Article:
On a simpler note - two of the books I started and finished on this trip were Many Lives, Many Masters (recommended strongly by a friend), which turned out to be an incredibly fascinating read. I'll probably go back and re-read it later just for fun. And A Cat Named Darwin, which I randomly picked up at my favorite bookstore in the world, Bookpeople a few years ago, because, well, the kitty on the cover was cute, and it sounded interesting :) It actually turned out to be a much deeper and thought provoking read (not suprising since I was expecting a simple, shallow, vacation book. Needless to say, I really enjoyed it. So much so that I've already loaned it to someone else to read :p Oh, and for the video gamer in me, I totally went through Metroid: Zero Mission for the second time on hard mode, which proved to be (but of course) an absolutely phenominal glory of gaming splendor :)

Alright, it's time for bed. And then back to the world in Dallas and back to work on Monday. Nice and rejuvenated :)



Holy crap Veej! What're you doing? You just put a post up! Yeah well, this is substantially different, and just so cool that is warrants another post.

One thing that comes out of having Zach here as a roommate is that the intense videogame conversations are rampant around here. The industry is evolving and changing so much, it's always interesting to riff interesting ideas off of one another. After seeing Zach go through the entire Jak and Daxter series and chipping in my input when I could (such a great bunch of games!)

We got to chatting about how spectacular some of the voice acting and cinematography was in those games, and soon god on the topic of other games that acheived the same. Another example that came to mind (primarily because we were looking for a PSP copy of it) was Valkyrie Profile, which told a huge array of compelling stories in a sprite format - excellent RPG.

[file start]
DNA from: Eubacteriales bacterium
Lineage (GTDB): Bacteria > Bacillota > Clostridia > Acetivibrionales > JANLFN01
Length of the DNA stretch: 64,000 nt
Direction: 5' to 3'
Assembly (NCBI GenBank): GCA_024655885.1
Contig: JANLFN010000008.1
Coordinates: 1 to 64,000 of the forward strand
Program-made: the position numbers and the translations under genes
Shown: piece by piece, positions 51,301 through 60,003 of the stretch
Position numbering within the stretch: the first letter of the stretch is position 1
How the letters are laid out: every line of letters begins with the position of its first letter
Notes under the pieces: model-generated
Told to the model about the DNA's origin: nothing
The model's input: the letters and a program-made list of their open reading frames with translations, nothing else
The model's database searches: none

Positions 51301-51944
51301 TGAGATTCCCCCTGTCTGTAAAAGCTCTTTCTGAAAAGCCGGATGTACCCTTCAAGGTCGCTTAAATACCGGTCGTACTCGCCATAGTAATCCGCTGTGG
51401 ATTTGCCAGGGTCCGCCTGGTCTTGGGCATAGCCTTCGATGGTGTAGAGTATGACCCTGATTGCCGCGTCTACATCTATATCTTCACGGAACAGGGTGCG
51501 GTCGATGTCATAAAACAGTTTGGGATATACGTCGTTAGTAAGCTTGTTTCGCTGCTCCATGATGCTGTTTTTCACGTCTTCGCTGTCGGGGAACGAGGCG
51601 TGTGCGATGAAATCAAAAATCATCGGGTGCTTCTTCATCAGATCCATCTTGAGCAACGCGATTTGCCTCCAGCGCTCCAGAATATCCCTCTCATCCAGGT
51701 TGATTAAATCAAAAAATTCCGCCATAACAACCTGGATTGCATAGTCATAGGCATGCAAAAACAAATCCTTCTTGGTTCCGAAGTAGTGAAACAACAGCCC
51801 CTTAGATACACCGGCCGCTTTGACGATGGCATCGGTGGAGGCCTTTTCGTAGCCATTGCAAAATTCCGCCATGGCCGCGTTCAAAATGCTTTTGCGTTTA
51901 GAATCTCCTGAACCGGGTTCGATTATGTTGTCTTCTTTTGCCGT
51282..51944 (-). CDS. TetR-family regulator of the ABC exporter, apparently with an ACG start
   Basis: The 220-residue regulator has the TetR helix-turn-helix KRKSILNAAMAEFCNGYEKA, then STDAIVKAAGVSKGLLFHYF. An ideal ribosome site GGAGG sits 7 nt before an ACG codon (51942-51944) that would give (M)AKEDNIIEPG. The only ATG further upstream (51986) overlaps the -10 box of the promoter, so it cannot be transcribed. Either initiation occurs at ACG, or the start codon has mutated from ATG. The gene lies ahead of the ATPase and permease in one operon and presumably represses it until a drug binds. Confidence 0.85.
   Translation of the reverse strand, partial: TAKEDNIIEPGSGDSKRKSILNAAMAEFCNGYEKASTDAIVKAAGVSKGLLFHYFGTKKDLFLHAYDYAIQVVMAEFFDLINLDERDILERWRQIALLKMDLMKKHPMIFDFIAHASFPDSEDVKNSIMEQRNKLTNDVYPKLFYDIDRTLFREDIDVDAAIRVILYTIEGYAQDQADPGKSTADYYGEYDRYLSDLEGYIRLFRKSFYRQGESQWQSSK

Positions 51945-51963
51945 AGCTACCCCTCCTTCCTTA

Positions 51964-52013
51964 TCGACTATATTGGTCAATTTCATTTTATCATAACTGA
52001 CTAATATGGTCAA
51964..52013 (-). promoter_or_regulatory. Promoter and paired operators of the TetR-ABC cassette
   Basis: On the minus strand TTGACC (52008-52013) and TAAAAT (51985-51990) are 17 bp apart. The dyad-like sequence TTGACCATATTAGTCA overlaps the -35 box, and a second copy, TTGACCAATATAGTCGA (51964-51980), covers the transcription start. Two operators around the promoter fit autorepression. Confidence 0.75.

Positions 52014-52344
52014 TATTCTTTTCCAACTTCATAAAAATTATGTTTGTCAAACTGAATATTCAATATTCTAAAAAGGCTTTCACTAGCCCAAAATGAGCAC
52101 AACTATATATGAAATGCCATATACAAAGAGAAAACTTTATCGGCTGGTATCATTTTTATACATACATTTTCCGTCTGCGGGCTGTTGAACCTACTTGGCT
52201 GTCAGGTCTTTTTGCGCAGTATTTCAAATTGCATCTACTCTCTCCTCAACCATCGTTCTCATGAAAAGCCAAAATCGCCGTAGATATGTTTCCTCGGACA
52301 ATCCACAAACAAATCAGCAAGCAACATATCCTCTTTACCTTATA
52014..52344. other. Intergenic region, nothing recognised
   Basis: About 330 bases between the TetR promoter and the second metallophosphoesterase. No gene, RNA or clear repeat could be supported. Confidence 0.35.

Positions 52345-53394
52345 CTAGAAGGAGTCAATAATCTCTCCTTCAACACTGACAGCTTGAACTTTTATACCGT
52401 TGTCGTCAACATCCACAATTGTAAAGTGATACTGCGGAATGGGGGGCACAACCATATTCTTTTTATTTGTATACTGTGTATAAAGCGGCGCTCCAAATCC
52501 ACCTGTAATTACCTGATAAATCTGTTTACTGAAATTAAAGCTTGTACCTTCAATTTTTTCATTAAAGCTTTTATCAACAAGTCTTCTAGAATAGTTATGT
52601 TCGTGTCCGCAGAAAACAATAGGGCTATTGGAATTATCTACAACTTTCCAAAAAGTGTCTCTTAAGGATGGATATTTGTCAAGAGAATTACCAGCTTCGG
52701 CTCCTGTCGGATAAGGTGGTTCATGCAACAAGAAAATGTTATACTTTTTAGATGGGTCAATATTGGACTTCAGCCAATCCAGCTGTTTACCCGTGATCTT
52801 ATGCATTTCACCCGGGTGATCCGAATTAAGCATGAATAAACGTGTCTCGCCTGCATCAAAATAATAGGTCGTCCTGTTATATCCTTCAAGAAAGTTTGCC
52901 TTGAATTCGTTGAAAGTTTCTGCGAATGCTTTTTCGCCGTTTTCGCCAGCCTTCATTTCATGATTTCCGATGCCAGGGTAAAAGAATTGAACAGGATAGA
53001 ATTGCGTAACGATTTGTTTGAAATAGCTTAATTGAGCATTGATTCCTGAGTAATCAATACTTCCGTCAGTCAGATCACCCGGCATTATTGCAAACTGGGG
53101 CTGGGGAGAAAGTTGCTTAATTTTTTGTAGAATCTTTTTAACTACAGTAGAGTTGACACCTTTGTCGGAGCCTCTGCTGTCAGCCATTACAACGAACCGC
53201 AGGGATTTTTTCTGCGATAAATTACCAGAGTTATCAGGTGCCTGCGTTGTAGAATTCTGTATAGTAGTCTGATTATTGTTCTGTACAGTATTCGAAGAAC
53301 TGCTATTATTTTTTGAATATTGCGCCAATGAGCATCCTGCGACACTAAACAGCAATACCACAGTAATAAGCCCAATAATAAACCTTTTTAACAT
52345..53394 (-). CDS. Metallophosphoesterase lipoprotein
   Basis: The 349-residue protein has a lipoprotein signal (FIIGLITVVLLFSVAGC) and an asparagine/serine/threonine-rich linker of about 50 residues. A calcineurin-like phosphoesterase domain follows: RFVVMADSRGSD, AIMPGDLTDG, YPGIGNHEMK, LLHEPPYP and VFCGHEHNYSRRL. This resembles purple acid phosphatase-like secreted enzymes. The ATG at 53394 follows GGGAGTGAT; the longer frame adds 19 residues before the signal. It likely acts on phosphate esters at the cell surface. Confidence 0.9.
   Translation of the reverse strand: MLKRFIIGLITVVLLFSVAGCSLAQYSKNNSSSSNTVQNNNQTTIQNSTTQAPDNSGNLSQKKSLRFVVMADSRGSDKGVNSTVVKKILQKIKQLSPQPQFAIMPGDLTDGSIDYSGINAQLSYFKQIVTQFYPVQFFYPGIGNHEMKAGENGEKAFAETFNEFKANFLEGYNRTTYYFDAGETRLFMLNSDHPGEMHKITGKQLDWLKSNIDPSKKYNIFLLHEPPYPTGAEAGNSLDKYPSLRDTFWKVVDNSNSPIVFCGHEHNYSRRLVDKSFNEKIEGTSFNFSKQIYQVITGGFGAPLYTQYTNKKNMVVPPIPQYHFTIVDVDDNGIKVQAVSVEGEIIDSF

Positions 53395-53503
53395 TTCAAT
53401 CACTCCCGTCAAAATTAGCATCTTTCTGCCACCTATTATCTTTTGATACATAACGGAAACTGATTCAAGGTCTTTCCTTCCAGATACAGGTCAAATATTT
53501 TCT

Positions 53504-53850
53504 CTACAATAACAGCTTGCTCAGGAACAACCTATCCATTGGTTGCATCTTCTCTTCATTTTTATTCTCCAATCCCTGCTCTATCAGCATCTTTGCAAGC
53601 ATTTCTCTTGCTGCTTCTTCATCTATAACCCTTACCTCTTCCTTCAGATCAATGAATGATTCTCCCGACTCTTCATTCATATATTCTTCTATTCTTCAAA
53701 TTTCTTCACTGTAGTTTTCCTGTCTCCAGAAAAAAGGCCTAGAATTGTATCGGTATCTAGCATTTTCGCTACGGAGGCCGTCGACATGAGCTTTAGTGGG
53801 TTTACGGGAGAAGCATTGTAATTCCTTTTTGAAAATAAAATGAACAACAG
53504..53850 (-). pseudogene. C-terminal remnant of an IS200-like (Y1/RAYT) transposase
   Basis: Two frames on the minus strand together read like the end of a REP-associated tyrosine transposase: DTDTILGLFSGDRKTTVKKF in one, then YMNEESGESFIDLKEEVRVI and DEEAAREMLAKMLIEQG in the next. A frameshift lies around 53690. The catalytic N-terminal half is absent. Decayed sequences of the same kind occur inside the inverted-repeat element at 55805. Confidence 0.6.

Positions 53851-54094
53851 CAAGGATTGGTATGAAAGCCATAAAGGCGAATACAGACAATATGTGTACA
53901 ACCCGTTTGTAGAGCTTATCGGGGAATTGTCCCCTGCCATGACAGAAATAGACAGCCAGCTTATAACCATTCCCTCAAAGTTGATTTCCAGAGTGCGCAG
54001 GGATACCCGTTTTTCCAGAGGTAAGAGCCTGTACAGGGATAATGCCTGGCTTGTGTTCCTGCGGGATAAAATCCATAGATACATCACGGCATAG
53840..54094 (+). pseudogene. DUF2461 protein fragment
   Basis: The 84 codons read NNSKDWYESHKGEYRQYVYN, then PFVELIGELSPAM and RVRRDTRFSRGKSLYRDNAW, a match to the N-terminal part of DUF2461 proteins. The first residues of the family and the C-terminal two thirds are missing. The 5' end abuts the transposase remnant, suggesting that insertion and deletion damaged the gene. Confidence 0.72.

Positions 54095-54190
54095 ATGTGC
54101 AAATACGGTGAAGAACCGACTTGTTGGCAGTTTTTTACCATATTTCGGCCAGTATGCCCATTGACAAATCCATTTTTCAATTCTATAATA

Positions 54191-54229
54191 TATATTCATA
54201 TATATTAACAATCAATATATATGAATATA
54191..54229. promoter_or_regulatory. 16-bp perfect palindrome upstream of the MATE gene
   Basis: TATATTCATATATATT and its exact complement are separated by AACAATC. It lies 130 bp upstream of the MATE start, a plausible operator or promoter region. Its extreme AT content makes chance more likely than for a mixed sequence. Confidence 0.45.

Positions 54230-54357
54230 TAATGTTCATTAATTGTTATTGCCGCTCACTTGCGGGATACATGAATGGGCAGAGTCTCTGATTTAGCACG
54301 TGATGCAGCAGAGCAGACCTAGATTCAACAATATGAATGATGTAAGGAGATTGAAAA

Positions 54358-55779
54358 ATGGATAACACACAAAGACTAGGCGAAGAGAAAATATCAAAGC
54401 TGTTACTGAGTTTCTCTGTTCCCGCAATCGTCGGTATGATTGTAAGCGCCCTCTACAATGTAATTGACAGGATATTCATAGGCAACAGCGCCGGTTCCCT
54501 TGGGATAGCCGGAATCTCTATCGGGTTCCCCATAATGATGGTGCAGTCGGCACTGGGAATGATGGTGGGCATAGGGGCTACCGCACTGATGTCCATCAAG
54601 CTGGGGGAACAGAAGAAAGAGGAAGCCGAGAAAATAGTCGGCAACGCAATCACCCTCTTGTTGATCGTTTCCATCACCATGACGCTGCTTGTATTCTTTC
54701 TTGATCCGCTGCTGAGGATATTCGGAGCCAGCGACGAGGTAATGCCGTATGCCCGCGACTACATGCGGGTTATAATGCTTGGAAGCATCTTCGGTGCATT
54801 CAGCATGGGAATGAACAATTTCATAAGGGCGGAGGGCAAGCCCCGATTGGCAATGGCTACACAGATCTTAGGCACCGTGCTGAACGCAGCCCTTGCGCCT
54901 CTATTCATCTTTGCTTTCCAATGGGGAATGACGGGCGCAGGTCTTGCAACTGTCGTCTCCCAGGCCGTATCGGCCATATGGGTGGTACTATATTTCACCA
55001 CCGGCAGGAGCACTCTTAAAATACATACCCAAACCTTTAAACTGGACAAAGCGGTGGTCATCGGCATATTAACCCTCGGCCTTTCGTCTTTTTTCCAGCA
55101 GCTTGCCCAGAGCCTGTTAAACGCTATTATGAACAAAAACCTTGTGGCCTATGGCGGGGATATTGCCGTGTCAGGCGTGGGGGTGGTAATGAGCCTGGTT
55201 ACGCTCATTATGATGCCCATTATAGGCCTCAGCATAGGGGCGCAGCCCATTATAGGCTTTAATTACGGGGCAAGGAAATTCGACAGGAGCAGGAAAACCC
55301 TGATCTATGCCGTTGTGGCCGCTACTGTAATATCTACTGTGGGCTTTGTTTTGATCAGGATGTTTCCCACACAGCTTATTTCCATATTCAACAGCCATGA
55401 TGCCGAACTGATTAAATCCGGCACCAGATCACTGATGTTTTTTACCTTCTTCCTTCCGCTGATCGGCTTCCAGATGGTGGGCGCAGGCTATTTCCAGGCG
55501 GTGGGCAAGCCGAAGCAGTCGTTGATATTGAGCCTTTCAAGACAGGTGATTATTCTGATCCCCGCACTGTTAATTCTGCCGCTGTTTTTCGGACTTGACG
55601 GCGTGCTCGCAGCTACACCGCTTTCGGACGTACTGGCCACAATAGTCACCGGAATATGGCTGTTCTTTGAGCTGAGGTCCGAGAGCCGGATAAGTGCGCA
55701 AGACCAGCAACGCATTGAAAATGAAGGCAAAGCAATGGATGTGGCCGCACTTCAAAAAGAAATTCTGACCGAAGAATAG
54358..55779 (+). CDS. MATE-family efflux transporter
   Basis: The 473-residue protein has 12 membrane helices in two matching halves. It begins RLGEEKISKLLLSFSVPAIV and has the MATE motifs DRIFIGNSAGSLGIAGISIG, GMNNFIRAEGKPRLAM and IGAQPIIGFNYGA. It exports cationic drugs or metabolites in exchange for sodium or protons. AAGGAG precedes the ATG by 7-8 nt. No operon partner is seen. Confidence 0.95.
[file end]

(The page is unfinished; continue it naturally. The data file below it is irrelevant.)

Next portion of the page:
And of course, one of my personal favorites was Shadow of the Colossus, which is easily one of the most gorgeous pieces of art I've ever seen. Just talking about it has made me want to play it again. Right now.

But the really compelling one was a little game well known as one of "The best games noone played", Beyond Good and Evil, an absolutely astonishing game that really is different than a lot of the other games out there (especially for its time period, given that it was released in 2003). Not only does it have a compelling storyline unique from many of the trivial game plots out there, it's a game where you can genuinely care about your characters and motivations. Jade is a powerful female protagonist (whose breasts aren't the sizes of watermelons! *gasp*!) that is a joy to play. It really is the closest thing I've seen to a movie, game, and art piece combined. I sit here, watching Zach play it again (for the 3rd time, I believe), imploring and begging you to go to your closest game store and buy a copy for the 10 bucks they're selling it for, since not enough people buy it (and trust me, it's there - we stumbled across about 20 copies while looking for Valkyrie Profile). It's a game that at least starts to prove where video games have been trying to head for a long time.

In fact, the reason I started typing this whole thing up was because of this really interesting article about why Beyond Good and Evil didn't succeed that I highly recommend reading.